"We've asked the [U.S.] European Command to take a look and see with our counterparts [in Georgia] whether or not there is a benefit to training and equipping [Georgian troops], so that if there were a plan that came forward that both governments were comfortable with, then certainly trainers would be part of that. But we don't know that yet."

However, Pace stressed that no military plan has yet been adopted, despite reports in the American media that the Pentagon is set to send a sizable number of special forces to train the Georgian military in counterterrorism.

"The two governments are discussing right now ways that the United States and the government of Georgia can work together to assist in training and equipping the Georgian armed forces to help them with their own internal security problems."

Pace stopped short of calling any eventual campaign in Georgia "antiterrorist" in nature, but Pentagon spokeswoman Victoria Clarke went slightly further in her comments at the same news conference.

"We have, as we said, been focused very hard on the fact that Al-Qaeda has cells in 50 or 60 different countries around the world. There have been some indications of connections, some connections, of Al-Qaeda in that country [Georgia]. But going beyond that -- [going beyond] saying there have been 'some connections' -- is not appropriate."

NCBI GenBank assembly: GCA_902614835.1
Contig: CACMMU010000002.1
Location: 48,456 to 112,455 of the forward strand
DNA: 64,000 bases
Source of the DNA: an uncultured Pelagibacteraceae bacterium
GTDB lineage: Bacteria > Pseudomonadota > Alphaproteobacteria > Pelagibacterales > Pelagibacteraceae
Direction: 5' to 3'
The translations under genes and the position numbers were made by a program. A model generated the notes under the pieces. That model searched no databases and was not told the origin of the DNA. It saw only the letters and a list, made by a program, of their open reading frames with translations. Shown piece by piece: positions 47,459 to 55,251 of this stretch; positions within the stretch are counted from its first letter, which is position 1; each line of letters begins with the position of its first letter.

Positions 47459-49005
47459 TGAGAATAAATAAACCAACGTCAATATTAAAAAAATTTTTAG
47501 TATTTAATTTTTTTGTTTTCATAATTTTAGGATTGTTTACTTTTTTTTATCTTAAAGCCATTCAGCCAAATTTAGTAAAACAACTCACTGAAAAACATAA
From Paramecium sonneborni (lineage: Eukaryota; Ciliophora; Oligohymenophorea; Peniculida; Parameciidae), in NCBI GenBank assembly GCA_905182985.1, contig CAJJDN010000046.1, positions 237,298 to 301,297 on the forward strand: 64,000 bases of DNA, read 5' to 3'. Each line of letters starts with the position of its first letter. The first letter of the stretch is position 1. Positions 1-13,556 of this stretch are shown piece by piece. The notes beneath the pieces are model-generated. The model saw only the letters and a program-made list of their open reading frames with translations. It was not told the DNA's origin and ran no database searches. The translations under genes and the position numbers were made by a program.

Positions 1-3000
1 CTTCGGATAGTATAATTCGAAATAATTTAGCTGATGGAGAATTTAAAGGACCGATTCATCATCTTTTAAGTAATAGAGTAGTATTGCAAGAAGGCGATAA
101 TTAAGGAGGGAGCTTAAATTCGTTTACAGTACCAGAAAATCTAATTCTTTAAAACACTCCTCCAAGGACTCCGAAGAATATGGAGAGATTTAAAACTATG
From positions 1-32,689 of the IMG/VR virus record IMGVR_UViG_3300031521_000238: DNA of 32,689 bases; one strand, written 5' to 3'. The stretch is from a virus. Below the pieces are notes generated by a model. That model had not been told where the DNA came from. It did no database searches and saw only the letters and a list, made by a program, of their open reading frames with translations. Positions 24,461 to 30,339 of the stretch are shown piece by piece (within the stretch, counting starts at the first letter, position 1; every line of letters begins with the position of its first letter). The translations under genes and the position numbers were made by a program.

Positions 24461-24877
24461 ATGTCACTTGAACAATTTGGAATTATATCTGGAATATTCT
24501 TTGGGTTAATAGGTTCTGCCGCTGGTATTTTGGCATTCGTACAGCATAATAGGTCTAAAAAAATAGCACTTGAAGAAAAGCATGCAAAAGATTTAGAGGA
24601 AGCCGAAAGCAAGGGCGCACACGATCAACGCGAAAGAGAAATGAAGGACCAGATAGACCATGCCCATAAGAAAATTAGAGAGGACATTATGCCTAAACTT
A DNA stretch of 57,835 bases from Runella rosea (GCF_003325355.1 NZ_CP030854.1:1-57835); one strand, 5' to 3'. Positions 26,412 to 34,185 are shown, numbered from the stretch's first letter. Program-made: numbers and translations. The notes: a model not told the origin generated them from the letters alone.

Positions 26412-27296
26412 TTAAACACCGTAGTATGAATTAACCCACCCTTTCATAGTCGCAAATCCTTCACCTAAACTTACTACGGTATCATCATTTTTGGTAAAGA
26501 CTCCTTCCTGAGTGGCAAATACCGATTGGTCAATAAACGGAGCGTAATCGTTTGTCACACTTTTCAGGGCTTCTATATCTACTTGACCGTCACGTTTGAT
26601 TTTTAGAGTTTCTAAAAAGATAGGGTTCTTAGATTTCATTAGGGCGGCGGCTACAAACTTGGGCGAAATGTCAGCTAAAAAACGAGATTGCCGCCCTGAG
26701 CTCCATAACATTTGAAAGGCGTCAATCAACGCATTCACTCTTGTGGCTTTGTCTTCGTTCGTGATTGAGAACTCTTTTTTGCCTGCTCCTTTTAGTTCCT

"The Washington Post" newspaper -- a traditionally reliable source -- yesterday quoted an unidentified senior U.S. defense official as saying the U.S. mission is based on a belief that Arab fighters tied to Al-Qaeda have joined Chechen rebels to battle the Russian army. And Philip Remler, the U.S. charge d'affaires in Tbilisi, told a Georgian weekly, "Akhali Versia," earlier this month that the U.S. has obtained information showing that a few dozen Al-Qaeda fighters had found refuge in the Pankisi Gorge after fleeing Afghanistan.

Bush himself, asked yesterday about U.S. plans to help Georgia deal with its internal security problems, told reporters in Washington: "So long as there's Al-Qaeda influence anywhere, we will help the host countries rout them out and bring them to justice."

Moscow has long said that hundreds of Chechen fighters, as well as Arab Islamist terrorists, live among thousands of civilian Chechen refugees who have sought shelter in the mountainous Pankisi Gorge. Moscow says the fighters use the area as a base for operations in Chechnya.